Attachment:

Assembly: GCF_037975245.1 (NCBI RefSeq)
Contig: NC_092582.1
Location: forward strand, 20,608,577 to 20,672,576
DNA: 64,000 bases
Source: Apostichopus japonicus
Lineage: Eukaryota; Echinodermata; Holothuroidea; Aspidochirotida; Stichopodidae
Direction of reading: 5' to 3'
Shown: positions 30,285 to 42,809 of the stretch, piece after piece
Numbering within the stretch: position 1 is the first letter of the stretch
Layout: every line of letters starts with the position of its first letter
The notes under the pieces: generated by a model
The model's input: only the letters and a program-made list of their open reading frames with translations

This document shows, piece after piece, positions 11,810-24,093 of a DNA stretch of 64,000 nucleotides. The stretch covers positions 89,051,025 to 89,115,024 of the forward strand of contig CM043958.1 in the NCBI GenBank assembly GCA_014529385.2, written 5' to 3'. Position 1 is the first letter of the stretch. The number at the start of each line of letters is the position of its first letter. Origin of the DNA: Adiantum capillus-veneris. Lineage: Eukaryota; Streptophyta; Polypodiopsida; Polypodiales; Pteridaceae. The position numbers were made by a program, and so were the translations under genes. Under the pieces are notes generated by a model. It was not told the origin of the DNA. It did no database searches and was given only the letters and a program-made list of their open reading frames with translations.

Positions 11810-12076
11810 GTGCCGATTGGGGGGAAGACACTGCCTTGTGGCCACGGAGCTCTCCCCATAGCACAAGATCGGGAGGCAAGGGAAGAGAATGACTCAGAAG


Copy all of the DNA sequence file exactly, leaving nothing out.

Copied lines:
Assembly: GCF_037975245.1 (NCBI RefSeq)
Contig: NC_092582.1
Location: forward strand, 20,608,577 to 20,672,576
DNA: 64,000 bases
Source: Apostichopus japonicus
Lineage: Eukaryota; Echinodermata; Holothuroidea; Aspidochirotida; Stichopodidae
Direction of reading: 5' to 3'
Shown: positions 30,285 to 42,809 of the stretch, piece after piece
Numbering within the stretch: position 1 is the first letter of the stretch
Layout: every line of letters starts with the position of its first letter
The notes under the pieces: generated by a model
The model's input: only the letters and a program-made list of their open reading frames with translations

This document shows, piece after piece, positions 11,810-24,093 of a DNA stretch of 64,000 nucleotides. The stretch covers positions 89,051,025 to 89,115,024 of the forward strand of contig CM043958.1 in the NCBI GenBank assembly GCA_014529385.2, written 5' to 3'. Position 1 is the first letter of the stretch. The number at the start of each line of letters is the position of its first letter. Origin of the DNA: Adiantum capillus-veneris. Lineage: Eukaryota; Streptophyta; Polypodiopsida; Polypodiales; Pteridaceae. The position numbers were made by a program, and so were the translations under genes. Under the pieces are notes generated by a model. It was not told the origin of the DNA. It did no database searches and was given only the letters and a program-made list of their open reading frames with translations.

Positions 11810-12076
11810 GTGCCGATTGGGGGGAAGACACTGCCTTGTGGCCACGGAGCTCTCCCCATAGCACAAGATCGGGAGGCAAGGGAAGAGAATGACTCAGAAG